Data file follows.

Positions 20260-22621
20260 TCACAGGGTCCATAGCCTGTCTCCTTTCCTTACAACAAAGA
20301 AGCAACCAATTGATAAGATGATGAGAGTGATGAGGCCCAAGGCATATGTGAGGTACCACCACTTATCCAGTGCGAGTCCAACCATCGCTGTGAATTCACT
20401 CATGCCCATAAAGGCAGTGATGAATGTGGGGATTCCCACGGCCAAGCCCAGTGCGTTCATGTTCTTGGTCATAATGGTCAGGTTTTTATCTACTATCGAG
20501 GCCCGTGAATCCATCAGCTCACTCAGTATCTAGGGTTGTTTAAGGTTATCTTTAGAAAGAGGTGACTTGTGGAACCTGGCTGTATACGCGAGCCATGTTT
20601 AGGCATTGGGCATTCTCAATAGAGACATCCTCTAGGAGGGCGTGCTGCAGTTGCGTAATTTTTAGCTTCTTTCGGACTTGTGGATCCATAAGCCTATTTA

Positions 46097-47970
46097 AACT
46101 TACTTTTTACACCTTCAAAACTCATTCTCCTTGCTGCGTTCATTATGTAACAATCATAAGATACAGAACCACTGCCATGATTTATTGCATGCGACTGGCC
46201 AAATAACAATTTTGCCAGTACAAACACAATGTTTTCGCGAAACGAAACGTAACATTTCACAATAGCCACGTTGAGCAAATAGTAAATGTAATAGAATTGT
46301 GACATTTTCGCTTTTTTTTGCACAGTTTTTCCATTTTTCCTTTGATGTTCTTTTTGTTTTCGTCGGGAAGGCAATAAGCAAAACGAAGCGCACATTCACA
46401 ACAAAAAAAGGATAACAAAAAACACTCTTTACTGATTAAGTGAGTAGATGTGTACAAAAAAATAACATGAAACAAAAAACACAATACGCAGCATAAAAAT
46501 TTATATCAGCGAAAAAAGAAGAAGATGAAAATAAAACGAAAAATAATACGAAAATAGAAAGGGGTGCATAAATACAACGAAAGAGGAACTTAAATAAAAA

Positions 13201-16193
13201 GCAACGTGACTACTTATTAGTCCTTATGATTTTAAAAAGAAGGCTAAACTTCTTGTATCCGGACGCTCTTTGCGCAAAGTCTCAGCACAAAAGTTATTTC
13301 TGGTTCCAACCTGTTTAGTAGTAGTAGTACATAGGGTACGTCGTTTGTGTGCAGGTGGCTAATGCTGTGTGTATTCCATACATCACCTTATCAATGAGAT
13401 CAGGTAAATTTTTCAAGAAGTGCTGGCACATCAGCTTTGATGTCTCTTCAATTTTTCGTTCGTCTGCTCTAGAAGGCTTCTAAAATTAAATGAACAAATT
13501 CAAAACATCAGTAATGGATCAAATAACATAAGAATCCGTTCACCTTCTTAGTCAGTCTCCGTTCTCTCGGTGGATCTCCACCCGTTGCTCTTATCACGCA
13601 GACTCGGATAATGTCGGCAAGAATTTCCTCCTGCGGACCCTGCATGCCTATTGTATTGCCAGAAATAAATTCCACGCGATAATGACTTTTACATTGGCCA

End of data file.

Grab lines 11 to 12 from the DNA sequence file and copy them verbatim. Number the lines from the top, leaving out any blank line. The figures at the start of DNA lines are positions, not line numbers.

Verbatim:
46301 GACATTTTCGCTTTTTTTTGCACAGTTTTTCCATTTTTCCTTTGATGTTCTTTTTGTTTTCGTCGGGAAGGCAATAAGCAAAACGAAGCGCACATTCACA
46401 ACAAAAAAAGGATAACAAAAAACACTCTTTACTGATTAAGTGAGTAGATGTGTACAAAAAAATAACATGAAACAAAAAACACAATACGCAGCATAAAAAT